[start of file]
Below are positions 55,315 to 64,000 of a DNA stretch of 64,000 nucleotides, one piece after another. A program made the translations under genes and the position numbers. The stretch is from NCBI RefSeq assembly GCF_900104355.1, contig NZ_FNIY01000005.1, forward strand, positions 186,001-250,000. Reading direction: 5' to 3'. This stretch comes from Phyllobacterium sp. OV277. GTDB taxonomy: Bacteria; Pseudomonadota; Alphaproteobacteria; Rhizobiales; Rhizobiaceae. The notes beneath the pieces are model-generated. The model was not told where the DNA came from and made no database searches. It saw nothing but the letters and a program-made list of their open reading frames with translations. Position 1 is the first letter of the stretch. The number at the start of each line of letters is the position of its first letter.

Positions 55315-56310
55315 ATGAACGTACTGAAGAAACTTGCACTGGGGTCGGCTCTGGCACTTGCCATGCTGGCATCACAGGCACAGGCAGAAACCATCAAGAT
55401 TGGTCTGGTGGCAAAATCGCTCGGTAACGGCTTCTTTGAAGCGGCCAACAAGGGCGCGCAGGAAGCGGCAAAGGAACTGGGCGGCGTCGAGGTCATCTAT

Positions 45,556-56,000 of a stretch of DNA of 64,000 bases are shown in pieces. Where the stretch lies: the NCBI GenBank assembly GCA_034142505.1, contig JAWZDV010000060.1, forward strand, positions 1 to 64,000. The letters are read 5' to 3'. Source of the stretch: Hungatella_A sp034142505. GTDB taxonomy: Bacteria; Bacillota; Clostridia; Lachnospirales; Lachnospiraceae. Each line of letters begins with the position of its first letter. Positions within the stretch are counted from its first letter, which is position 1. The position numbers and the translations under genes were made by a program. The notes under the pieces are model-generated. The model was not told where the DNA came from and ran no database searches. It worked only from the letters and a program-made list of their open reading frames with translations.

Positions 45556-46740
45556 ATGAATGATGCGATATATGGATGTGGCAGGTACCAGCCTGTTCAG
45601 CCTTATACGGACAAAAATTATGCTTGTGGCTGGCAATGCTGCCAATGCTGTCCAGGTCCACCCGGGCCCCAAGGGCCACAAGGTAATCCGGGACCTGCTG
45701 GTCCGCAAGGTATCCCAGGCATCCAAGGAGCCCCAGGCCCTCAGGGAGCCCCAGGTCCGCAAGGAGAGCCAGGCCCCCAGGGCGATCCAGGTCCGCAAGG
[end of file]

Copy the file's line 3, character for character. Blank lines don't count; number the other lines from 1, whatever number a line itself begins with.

55315 ATGAACGTACTGAAGAAACTTGCACTGGGGTCGGCTCTGGCACTTGCCATGCTGGCATCACAGGCACAGGCAGAAACCATCAAGAT